Although I am the queen of Anti Feminism, I appreciate the thoughtful ideas that are so often shared at FMH.
Kimberly really nailed the topic with her post, located HERE.
Quote from her post:
“Shh. Mormons are not supposed to have faith transitions or a full blown faith crisis. Or, if we do, we should keep it to ourselves, suffer in silence, pretty much isolate ourselves so we don’t contaminate the other members who are doing this the right way.”
I was one of the first commenters:
Jenny Hatch says:
July 21, 2013 at 8:45 am
As I read this excellent post, I thought of a dear friend who is a convert to the church.
She was baptized and active for about a year, then when the pressure from fundamentalist christian friends to leave the church combined with the overwhelming realities of the many, many demands and changes in lifestyle that were being required as a new member overwhelmed her heart, she left our ward in sheer panic and told the leadership that if anyone in the form of missionaries, visiting or home teachers….anyone came to her home she was going to call the police.
She and I had become friends and were close neighbors during the ten years that she was hostile and in exile from the circle of saints. We spent time in each others homes and would bump into each other at the grocery store.
I was always teaching classes on essential oils, nutrition, and baking in my home and would invite her to these events.
She credits me with teaching her how to make bread and get into whole foods cooking and I credit her with the open heartedness to give the saints a second chance.
When she moved across town to another ward she felt better about giving the church a second chance, getting active, and trying once again to “be a mormon”.
Once in a while she would call me in a panic, not understanding certain terminology, expectations, or assumptions.
As an example, she did not want her home teacher to visit because her home business of caring for the disabled meant that she had a group of people living with her who had various physical and mental challenges. Sometimes these people were upset when strangers would show up and it would take her hours to calm them down.
She wanted to know if she would be disfellowshipped if she refused to let them in. I told her to call the bishop and tell her home teacher to “bug off”. I told her that in no way was she a bad mormon or her membership in question if she was not comfortable with any part or portion of our lifestyle and infrastructure, especially if it affected her in such an uncomfortable way.
She told me later that this conversation was the one that helped her relax and feel like she could “be an active mormon”. She had wanted to participate her whole life but truly believed she had to be perfect in order to get baptized. Then when she felt like she was “good enough” to be baptized she was so overwhelmed by how much MORE was expected of her that she was spooked and ran away for ten years.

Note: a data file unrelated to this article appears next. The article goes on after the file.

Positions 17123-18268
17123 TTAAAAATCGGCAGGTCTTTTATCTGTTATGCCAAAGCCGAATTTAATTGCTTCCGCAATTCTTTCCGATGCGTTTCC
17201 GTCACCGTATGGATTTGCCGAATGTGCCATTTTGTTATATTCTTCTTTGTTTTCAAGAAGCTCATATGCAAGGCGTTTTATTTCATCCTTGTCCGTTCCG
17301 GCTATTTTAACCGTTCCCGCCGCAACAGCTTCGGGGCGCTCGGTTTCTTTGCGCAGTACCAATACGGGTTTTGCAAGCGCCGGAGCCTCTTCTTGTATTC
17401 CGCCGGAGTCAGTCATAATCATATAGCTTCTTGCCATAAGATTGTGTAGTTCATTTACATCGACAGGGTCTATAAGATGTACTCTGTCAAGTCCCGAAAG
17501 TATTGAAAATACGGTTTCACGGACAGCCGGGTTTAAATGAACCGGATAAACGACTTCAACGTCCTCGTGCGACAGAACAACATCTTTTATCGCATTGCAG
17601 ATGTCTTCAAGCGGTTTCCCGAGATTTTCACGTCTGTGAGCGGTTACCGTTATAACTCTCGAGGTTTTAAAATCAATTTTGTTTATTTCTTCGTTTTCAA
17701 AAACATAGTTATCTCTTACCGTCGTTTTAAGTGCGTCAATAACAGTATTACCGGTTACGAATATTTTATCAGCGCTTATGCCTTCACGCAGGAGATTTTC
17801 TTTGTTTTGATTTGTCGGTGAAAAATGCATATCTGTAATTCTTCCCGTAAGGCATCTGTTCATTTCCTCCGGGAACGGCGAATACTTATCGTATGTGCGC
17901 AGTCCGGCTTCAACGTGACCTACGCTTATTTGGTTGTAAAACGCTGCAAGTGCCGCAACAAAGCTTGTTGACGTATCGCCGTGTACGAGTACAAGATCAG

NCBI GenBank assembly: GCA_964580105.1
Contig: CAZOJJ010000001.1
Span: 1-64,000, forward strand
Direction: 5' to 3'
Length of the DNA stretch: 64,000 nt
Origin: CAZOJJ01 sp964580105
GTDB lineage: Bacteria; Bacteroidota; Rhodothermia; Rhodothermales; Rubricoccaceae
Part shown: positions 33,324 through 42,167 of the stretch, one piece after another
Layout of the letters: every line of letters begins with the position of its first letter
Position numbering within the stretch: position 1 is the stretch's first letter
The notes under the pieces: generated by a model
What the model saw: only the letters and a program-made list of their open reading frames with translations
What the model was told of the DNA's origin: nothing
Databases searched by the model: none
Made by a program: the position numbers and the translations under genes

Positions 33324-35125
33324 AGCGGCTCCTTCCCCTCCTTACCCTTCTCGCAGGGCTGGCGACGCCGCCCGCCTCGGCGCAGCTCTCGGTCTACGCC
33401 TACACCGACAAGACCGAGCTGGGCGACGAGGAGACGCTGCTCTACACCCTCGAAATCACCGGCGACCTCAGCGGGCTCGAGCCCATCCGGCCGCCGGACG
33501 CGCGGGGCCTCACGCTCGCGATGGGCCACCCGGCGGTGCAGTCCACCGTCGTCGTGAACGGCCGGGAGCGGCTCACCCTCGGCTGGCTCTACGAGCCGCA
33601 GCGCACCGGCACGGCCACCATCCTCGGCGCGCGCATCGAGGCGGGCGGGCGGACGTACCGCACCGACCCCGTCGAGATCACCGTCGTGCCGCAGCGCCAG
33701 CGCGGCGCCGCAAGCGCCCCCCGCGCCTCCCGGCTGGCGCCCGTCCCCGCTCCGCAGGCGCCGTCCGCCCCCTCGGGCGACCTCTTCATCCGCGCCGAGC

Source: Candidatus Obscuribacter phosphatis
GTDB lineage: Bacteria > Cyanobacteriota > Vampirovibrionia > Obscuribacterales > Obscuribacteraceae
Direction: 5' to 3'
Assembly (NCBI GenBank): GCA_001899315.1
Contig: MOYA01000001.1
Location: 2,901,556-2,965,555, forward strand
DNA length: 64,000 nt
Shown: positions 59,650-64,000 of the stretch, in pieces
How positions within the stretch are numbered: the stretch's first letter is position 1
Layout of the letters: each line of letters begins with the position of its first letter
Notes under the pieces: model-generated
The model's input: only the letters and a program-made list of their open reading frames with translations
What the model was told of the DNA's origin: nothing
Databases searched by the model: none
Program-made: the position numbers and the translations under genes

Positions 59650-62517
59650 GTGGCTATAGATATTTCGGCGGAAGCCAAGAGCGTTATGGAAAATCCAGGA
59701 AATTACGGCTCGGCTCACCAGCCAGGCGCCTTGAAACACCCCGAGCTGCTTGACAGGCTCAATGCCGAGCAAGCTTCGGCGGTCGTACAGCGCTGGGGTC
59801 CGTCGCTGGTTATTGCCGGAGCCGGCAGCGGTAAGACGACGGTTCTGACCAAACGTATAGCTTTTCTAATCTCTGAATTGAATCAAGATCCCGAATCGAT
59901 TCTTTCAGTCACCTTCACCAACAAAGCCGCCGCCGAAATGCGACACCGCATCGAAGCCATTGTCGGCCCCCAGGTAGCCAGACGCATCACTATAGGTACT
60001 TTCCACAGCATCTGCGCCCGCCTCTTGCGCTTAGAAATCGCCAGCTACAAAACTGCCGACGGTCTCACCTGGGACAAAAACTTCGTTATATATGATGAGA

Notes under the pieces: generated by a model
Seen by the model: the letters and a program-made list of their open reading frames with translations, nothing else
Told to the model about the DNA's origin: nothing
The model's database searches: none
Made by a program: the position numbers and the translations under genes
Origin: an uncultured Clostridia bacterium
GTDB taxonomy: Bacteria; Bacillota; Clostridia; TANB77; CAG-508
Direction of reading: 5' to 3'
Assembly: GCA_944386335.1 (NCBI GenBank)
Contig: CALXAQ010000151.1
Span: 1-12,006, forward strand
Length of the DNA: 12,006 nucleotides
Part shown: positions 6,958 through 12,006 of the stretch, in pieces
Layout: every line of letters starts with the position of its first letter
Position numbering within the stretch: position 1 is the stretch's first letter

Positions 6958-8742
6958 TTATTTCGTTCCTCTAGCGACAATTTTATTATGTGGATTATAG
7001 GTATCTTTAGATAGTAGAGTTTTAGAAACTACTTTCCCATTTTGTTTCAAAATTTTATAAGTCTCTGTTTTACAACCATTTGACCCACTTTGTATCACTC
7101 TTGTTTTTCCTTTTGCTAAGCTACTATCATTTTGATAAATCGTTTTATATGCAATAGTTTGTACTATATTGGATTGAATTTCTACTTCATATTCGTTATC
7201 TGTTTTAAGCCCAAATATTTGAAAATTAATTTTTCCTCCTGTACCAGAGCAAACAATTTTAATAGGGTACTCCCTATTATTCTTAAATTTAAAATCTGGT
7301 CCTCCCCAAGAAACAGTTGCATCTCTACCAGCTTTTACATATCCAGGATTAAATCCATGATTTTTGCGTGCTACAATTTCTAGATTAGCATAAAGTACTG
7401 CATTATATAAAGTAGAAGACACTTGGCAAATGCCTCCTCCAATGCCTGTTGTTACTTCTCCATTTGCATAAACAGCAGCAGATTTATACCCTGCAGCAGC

She was also homeschooling when she was first baptized in our ward and heard some of the sisters at Relief Society gossping about a homeschooling family in our midst in a very insulting way. She wondered if her choice to homeschool would also qualify her for extreme judgement and derision.
I personally applaud anyone who is having a faith crisis, because it indeed is an opportunity to grow, deepen our faith, and move a step or even a jump closer to our Heavenly Father.
Sometimes a step back can help us refocus our view, ask really great questions, and then take yet another leap of faith.
Someone responded to my post thusly:
July 25, 2013 at 12:14 pm
Seriously. This sister could have been “home taught” at another location and received the blessing and support of that association. Telling him to “bug off” was not, in my opinion, the best counsel. It sounds more like YOUR issue with home teachers than hers. Had she even explained the situation to her home teachers and given them the chance to offer other options for visiting with her? Did she tell the Visiting Teachers to “bug off” as well?
And in reply I said:
Jenny Hatch says:
July 25, 2013 at 12:50 pm
Yes, she did not want anyone from the church disturbing her unique living situation with unplanned visits. When she called me that time, several members of the ward had shown up without calling ahead and she was getting frantic.
I don’t have any issues with home and visiting teaching and applaud my friend in her evolution from wanting to call the police and get restraining orders to the level of telling them to “bug off”.
It was her own sense of boundaries being violated by pushy members that made her want to bolt from the church in the first place.
Learning that she had some autonomy over how much she engaged with her ward family gave her the courage to be in the circle, albeit in a different way than you might think appropriate.
My guess is, over time, she will “get a testimony” of visiting and home teaching and fully enjoy all of the many blessings tied to those programs.
I just did not want her to believe that she was a “bad mormon” for not wanting to participate when taking her first baby steps back into activity.
I really enjoyed the New York Times article hosted HERE.
And the Radio Show with the author of that piece as well as Kimberly and a few others hosted HERE.
Faith Crises over the ages have ushered into the world the finest Religions, Books, Plays, Music, Philosophy and we should never be afraid when an individual experiences the soul shatering fissure that precedes a quantum maturing leap to another spiritual plateau.
My own Faith Crises have brought about some of the most compelling and sacred interactions with My Heavenly Father, who is always willing and waiting to meet us in the valley of the shadow of doubt.
Apostle of the Lord Jesus Christ, Jeffrey R Hollands most compelling sermon on The Faith Crisis: